The hoodie above is a great lightweight choice sewn with cotton stretch jersey. Other t-shirt knits are good choices for that little extra layer when the air is just a bit crisp, too. Cotton interlock tends to be my personal go-to since it’s a bit thicker than jersey but not sweatshirt-heavy.The hoodie above is sewn with cotton french terry. French terry has a right side that is smooth and a wrong side with little loops on it. You can find it in 100% cotton and in a cotton/spandex blend, usually referred to as stretch french terry. The first has a little bit of stretch, while the second has a good amount of stretch and recovery. French terry is heavier than the other knits mentioned above, but not quite as heavy as sweatshirt fleece. It’s a perfect choice for a hoodie for fall or spring . . . or winter if you live in my neighborhood!
The hoodie below is made with cotton sweatshirt fleece. This is the traditional hooded sweatshirt fabric, smooth on the outside, fluffy on the inside. Sweatshirt fleece is generally 100% cotton, and does not have much stretch to it. That makes it easier to sew, but sometimes harder to pull over the head! (A little tip if you’re sewing a traditional hoodie for a child with a larger than average head, cut your hood slightly taller — about 1/4″ — than the pattern calls for, and then increase your seam allowance by about 1/8″ of an inch when sewing in the hood. You’ll be amazed at the difference that little bit makes!)Other good fabric choices for outerwear include cotton quilting fabrics — the reversible cars/houndstooth jacket above is sewn with two layers of quilters cotton, flannel — flannel is a great choice for lining a double-layer jacket, and polyester fleece is another good choice — it comes in tons of colors and prints!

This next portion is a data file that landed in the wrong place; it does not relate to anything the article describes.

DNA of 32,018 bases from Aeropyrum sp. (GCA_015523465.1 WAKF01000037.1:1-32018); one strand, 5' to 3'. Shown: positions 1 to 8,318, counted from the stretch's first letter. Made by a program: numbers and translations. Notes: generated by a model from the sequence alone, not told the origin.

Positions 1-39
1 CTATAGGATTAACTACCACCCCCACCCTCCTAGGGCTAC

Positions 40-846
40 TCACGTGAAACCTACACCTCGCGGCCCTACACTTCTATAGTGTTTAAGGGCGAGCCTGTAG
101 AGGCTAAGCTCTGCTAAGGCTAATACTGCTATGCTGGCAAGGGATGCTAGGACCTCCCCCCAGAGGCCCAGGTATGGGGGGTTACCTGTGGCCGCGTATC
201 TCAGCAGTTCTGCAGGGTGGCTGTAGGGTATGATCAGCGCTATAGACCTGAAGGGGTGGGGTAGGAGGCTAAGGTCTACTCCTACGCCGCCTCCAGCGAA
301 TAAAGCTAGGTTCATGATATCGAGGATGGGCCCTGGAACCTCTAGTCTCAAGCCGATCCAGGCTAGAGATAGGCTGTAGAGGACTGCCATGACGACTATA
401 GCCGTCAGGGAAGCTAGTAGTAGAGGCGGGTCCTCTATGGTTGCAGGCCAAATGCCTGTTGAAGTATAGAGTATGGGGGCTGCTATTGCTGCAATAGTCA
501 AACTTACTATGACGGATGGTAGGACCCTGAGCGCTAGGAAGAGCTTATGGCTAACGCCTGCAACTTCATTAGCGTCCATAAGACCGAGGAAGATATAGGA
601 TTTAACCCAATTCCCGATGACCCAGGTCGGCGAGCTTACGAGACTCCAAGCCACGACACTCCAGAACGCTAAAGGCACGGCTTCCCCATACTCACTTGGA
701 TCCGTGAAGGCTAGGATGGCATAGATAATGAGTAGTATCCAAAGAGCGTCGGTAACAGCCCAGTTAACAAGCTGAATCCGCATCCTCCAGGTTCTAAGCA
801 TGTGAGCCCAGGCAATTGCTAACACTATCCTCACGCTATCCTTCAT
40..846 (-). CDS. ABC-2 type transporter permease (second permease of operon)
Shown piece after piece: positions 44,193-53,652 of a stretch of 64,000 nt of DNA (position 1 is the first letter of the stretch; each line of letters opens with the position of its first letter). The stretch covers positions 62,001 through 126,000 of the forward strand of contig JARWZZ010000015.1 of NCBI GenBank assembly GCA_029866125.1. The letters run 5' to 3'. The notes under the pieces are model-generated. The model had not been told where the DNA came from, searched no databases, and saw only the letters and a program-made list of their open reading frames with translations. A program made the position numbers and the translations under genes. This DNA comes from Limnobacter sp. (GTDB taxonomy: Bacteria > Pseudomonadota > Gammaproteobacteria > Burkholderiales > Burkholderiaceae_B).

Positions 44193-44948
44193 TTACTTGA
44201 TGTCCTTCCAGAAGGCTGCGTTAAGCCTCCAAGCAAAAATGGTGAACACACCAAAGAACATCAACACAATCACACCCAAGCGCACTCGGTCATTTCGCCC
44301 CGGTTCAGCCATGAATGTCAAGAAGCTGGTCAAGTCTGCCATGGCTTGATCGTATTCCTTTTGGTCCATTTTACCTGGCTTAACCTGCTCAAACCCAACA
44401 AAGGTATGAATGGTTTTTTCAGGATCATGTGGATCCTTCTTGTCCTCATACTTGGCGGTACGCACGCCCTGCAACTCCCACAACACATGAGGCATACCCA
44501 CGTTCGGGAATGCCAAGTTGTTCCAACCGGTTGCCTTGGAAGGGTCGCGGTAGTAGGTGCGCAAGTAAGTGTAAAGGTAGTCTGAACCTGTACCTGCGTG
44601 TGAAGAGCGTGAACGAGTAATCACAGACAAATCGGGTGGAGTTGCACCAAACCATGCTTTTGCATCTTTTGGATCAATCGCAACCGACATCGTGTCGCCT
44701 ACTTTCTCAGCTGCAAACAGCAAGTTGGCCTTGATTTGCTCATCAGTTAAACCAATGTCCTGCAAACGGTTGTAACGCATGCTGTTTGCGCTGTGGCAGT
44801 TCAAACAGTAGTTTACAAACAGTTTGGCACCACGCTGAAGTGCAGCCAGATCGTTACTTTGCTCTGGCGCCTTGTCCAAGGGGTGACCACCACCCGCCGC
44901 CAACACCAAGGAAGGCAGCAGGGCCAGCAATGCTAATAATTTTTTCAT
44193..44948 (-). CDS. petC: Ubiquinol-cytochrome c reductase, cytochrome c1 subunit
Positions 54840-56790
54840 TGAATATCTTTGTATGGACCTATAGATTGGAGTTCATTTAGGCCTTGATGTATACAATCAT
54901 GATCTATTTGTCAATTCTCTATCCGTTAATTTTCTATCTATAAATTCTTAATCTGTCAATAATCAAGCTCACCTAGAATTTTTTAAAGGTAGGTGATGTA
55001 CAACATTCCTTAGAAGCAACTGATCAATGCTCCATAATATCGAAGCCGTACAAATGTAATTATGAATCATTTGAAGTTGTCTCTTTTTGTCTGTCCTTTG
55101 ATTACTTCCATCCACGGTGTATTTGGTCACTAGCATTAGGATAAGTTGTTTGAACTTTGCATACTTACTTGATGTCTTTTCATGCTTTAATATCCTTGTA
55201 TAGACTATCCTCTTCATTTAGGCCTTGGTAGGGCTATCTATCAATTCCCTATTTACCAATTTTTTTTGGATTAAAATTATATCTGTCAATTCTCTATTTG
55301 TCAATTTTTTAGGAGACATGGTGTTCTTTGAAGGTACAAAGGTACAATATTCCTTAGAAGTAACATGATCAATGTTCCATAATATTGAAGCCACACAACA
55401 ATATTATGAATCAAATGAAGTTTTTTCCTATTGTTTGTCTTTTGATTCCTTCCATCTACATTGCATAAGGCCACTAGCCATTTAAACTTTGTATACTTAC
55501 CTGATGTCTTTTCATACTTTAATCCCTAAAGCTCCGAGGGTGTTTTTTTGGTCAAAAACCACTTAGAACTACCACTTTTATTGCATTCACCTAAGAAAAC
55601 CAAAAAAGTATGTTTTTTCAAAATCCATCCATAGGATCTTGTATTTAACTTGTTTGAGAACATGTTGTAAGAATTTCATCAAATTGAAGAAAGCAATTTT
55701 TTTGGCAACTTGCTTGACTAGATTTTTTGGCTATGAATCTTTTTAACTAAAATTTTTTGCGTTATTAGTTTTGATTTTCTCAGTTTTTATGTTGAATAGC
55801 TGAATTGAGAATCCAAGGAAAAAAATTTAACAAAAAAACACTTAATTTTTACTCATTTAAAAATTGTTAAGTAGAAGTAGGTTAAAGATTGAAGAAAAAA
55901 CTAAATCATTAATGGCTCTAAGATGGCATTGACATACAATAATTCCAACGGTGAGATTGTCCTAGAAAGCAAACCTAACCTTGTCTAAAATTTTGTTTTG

I think many of us look at outerwear as being more difficult or more complicated to sew than other clothing, but it’s really not! There are sometimes a few more steps involved, but I think the extra time is worth the end result. Choose fabrics and a pattern that you love, and go for it. Chances are, you’ll be smiling all season, every time you see your hard work put to use!
Because you asked, and it makes me happy to make you happy … here are the instructions for incorporating a zippered pocket into the side of the Sand & Sidewalk Boardshorts. Those of us who live in the deep south or in the southern hemisphere will be using this tutorial right away — I promise that I’ll remind those of you up north about it in the spring! In case you’re not familiar with the Sand & Sidewalk Boardshorts and Skate Pants pattern, a front knee panel is incorporated into both the shorts and the pants. This tutorial is only for the shorts. (The curve at the bottom of the knee panel on the pants would make this more difficult.) This tutorial is a little long but the most complicated step is drawing in the back portion of the wrap-around knee panel, and that’s not really hard at all! I’ll walk you through each step, and if you have a question, just ask!